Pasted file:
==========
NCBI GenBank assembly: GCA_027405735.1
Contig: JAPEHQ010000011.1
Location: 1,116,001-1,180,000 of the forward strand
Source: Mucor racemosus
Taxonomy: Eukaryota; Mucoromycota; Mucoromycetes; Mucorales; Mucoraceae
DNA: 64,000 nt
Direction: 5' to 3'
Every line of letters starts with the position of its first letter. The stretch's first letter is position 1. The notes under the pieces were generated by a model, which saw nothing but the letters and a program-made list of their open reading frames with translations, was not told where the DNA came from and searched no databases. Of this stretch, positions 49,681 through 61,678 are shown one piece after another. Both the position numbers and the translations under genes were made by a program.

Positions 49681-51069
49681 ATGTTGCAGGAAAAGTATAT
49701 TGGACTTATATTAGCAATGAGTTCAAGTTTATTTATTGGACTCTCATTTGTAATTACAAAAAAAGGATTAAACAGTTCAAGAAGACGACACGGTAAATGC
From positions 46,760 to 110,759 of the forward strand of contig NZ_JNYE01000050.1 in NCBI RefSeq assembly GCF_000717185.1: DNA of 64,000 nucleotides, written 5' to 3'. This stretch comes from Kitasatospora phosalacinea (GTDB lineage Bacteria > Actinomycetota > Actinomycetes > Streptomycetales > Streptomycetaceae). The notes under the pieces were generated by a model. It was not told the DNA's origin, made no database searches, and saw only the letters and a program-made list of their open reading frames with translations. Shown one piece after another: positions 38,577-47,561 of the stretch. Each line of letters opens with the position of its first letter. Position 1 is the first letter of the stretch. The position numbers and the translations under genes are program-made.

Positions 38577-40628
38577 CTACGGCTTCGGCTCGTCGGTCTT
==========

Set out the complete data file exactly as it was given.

NCBI GenBank assembly: GCA_027405735.1
Contig: JAPEHQ010000011.1
Location: 1,116,001-1,180,000 of the forward strand
Source: Mucor racemosus
Taxonomy: Eukaryota; Mucoromycota; Mucoromycetes; Mucorales; Mucoraceae
DNA: 64,000 nt
Direction: 5' to 3'
Every line of letters starts with the position of its first letter. The stretch's first letter is position 1. The notes under the pieces were generated by a model, which saw nothing but the letters and a program-made list of their open reading frames with translations, was not told where the DNA came from and searched no databases. Of this stretch, positions 49,681 through 61,678 are shown one piece after another. Both the position numbers and the translations under genes were made by a program.

Positions 49681-51069
49681 ATGTTGCAGGAAAAGTATAT
49701 TGGACTTATATTAGCAATGAGTTCAAGTTTATTTATTGGACTCTCATTTGTAATTACAAAAAAAGGATTAAACAGTTCAAGAAGACGACACGGTAAATGC
From positions 46,760 to 110,759 of the forward strand of contig NZ_JNYE01000050.1 in NCBI RefSeq assembly GCF_000717185.1: DNA of 64,000 nucleotides, written 5' to 3'. This stretch comes from Kitasatospora phosalacinea (GTDB lineage Bacteria > Actinomycetota > Actinomycetes > Streptomycetales > Streptomycetaceae). The notes under the pieces were generated by a model. It was not told the DNA's origin, made no database searches, and saw only the letters and a program-made list of their open reading frames with translations. Shown one piece after another: positions 38,577-47,561 of the stretch. Each line of letters opens with the position of its first letter. Position 1 is the first letter of the stretch. The position numbers and the translations under genes are program-made.

Positions 38577-40628
38577 CTACGGCTTCGGCTCGTCGGTCTT